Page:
By Ben Wieland (edited photo)
Friday Night Fright: Poltergeist
This week we watched the 1982 thriller “Poltergeist,” written by Steven Spielberg. The film features the Freeling family in California as they attempt to rescue their daughter from a mysterious supernatural force.
Fright Factor: How scary was the movie?
Molly Smith: Flash back to 2012, a living image of the leading child, Carol Ann, looks up at the television screen with her similar blue eyes and bangin’ blonde hair. Her mother, a movie fanatic, decided the first horror movie that her two children (ages 10 and 12) should indeed be “Poltergeist.” Midway through the movie the young girl has decided she was thoroughly frightened. There is no surprise that this child was me. In my second viewing of this film, now seeing several horror films that have thoroughly rattled my bones, there was minimal fright factor built into this movie. Now that I have matured, the golden age classics of the 80’s no longer seem to spike my adrenaline, but, this film will always have a special place in my heart.
Ben Wieland: There are moments where “Poltergeist” does a good job of providing effective scares, especially near the end of the film. However, these moments are few and far between; most of the film’s scares are reliant on outdated special effects that make you laugh rather than scream. Scares like an obviously fake floating skull popping out of a doorway may have been effective in 1982 when “Poltergeist” was released (the film won a BAFTA Award for best special visual effects), but by today’s standards they don’t carry the same emotional weight. The few moments of actual horror, most of which come in the clown scene at the beginning of the third act, aren’t nearly enough to outweigh the numerous ineffective scares that compose most of the first and second acts of the film.
Plot: How interesting was the story and how well was it executed?
MS: In this type of horror movie, the collective body of the suburban family is targeted in order to make the movie scarier. This theme of a normal family in a normal neighborhood, with a normal life being normal, is often carried throughout many horror movies of the past and present. In the suburban themed movie, it is common for something supernatural to happen to one of the family members putting them in grave danger, an idea stretched to the limit in this genre of film. Besides the overused plot, the story line was carried well throughout the movie, creating easily identifiable aspects for viewers to find. As a member of the suburban society, writers who bow down to the rhetorical triangle would like to think that this movie would really get to me. They are wrong. The storyline, while interesting, relies too much on the rolling plot to move the story along.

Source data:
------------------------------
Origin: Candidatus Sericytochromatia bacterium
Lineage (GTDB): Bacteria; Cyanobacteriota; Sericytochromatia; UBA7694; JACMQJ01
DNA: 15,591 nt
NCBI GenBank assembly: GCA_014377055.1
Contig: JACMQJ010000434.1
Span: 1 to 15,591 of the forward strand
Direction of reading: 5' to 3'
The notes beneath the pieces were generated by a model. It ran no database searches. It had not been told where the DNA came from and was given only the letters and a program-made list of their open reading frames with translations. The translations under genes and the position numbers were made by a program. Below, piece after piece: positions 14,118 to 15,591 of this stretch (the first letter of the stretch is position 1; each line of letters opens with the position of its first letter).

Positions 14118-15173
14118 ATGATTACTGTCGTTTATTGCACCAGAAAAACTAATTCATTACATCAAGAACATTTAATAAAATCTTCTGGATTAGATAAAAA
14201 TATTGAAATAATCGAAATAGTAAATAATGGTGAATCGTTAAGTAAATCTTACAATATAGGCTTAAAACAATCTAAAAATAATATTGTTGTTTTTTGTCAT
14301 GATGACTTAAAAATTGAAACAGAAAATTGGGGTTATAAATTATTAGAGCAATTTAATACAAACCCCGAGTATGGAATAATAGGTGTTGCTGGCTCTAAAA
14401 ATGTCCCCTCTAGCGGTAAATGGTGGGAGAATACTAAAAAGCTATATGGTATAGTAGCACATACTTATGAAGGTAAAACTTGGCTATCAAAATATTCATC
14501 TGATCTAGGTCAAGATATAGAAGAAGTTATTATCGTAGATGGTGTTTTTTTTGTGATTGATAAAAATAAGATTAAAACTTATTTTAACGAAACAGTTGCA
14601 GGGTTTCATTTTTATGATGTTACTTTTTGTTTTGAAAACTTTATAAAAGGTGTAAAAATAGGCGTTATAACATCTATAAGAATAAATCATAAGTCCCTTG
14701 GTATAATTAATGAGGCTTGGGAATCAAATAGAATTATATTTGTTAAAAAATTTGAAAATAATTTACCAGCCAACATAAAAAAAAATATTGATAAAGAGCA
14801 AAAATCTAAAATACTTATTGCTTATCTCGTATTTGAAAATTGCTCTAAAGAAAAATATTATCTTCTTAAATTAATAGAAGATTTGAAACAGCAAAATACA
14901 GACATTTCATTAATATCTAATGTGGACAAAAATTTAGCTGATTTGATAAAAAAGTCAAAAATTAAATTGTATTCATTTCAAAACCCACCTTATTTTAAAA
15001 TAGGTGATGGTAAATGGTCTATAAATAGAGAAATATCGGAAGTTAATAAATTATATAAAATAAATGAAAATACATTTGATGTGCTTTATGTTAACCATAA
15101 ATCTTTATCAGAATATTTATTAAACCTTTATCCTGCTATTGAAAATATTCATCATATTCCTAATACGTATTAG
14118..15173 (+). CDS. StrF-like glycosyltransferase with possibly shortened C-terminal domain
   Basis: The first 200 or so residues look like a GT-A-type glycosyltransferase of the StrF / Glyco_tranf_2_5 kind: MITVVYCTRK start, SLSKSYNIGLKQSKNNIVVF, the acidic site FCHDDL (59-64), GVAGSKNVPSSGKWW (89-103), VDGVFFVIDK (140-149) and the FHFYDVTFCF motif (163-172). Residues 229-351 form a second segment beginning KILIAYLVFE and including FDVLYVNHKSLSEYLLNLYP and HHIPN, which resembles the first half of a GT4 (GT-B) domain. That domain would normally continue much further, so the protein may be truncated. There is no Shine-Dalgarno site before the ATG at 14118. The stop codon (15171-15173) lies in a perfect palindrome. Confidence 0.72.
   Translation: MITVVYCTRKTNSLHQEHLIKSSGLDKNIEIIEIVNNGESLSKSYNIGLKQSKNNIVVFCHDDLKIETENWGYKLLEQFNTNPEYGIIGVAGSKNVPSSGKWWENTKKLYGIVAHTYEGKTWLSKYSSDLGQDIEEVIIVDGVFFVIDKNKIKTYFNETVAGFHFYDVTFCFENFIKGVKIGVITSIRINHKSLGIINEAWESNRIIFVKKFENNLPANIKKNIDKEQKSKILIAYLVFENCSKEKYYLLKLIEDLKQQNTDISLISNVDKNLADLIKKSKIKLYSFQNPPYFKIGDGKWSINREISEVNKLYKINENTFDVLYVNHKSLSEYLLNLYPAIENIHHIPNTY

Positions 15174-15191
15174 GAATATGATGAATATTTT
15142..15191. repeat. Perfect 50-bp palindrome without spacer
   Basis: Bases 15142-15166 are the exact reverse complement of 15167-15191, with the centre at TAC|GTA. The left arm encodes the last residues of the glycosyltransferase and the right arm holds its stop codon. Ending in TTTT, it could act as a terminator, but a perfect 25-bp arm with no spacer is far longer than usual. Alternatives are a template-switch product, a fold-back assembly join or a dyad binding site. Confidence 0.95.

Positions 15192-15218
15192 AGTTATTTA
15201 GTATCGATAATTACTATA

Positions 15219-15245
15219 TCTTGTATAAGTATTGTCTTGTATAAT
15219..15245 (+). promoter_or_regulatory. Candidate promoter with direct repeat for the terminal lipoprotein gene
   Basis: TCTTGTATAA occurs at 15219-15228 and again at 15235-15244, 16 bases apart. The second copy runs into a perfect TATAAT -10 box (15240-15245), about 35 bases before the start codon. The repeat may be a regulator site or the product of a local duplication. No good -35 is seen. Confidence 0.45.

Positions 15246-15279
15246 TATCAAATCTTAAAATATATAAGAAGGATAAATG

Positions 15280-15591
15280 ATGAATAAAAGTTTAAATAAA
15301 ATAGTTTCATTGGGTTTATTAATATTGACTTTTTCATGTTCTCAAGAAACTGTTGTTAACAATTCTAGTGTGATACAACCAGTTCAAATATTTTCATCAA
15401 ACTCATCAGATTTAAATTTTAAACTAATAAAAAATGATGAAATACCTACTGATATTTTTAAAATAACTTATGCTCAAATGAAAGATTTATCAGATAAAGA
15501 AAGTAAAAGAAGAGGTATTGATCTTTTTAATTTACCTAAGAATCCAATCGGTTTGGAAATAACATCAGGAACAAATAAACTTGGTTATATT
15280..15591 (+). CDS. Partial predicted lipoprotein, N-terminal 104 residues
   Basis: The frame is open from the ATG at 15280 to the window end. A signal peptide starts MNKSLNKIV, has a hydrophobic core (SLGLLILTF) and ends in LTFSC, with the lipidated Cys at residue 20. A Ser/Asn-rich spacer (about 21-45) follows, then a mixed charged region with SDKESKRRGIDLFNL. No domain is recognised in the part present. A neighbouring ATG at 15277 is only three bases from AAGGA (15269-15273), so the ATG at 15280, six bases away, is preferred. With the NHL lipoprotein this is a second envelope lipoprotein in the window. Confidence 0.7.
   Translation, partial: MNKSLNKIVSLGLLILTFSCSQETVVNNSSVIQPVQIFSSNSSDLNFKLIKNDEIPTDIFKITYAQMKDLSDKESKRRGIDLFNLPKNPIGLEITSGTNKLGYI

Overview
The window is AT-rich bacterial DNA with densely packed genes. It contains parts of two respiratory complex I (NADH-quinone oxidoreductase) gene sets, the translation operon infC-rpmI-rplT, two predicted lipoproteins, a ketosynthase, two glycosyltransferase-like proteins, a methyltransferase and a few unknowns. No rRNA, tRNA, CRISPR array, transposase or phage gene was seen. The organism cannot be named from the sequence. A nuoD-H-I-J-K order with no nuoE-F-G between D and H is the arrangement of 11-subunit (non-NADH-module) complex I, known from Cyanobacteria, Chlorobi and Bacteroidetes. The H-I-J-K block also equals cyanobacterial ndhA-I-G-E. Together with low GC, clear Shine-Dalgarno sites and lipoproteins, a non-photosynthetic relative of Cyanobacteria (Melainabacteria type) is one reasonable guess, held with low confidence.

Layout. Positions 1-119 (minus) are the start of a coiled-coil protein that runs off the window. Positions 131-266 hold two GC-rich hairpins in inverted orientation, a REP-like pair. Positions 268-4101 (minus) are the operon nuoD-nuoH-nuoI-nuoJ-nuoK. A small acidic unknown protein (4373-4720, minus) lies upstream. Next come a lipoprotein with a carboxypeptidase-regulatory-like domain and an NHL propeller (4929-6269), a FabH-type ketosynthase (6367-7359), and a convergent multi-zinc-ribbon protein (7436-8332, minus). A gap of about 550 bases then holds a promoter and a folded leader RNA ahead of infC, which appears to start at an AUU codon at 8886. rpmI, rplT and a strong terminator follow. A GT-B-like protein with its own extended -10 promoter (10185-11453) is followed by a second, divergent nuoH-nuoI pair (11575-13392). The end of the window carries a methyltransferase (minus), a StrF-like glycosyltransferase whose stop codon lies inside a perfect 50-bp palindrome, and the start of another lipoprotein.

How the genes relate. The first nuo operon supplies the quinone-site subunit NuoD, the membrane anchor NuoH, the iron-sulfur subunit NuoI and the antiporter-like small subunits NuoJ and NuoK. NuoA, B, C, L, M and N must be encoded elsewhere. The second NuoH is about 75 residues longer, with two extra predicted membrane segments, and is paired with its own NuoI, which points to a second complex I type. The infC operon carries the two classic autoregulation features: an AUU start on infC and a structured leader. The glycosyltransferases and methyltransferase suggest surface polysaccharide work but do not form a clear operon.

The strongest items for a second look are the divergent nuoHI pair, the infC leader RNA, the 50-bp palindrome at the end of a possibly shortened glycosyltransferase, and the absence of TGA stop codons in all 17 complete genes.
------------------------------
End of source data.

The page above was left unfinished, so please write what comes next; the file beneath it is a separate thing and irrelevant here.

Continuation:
BW: The cohesiveness of the story in “Poltergeist” is the most interesting part of the film. Plot points mentioned in the beginning of the film all tie together nicely at the end — specifically, early mentions of a swimming pool, a new housing development and the Freeling father’s job as a real estate salesman all return in the third act as major parts of the story. The basic storyline, a child being kidnapped by an evil spirit into an ethereal dimension while the child’s family battles to save them, has since become a staple of the horror genre, laying the groundwork for modern movies like “Insidious” (2011). However, the ending left me with more questions than answers about the inner workings of the ethereal realm and its cruel Beast.
Fancy Movie Things: How well was the movie produced? How was the cinematography? Was there any symbolism or deeper meaning to the film?
MS: While the film may have been ahead of its time in editing and production, the storyline lacked a depth that is frequently present in the horror movies of the 20th century. “Poltergeist” creates a plot that is trapping for the viewers imaginations to create a deeper meaning for themselves. On the contrary, the film is put together by artistic shots that add to the structural integrity of the movie.
BW: While the movie’s plot is very neatly tied together, it is exceptionally shallow. The movie’s theme of family isn’t pursued in a unique way, and the film offers very little social commentary outside of a very basic critique of a greedy capitalist real estate developer. As always for a film directed and produced by Spielberg, “Poltergeist” is generally well produced and shot. Spielberg does an excellent job of using long takes to build tension, especially in the film’s very first scene. However, you can’t put lipstick on a pig — or, in this case, a film with no creative messages or themes.
Enjoyability: How fun was it to watch?
MS: Looking at the faces of our viewing party, the first 30 minutes didn’t seem to be very enticing. I had a decent time since I was identifying the plot points freshly established in the beginning of the movie, which is an activity of only a second time viewer. Besides the beginning lacking fun for the audience, I found the overall set up to be successful in creating an outrageous ending.
BW: I was a bit bored during the first act, but that’s pretty normal during horror films. From the moment the first spirits escape the television, the movie moves at a breakneck pace that kept me entertained. When the scares fell flat, I was usually too busy laughing at the absurd CGI to notice.
Overall Rating: 3/5
MS: To conclude, “Poltergeist” lays out a sufficient plot to establish slight aspects of horror throughout different parts of the movie. I felt in seeing the movie a second time, I was still engaged in the plot. In addition I also picked up on more plot points but the horror aspect affected me less and I was more uncomfortable than scared.
BW: “Poltergeist” suffers from a lack of depth to its themes and clearly outdated CGI, but it did its job as a thriller and kept me entertained the whole time while also featuring a somewhat complex story.
Have a fearful Friday!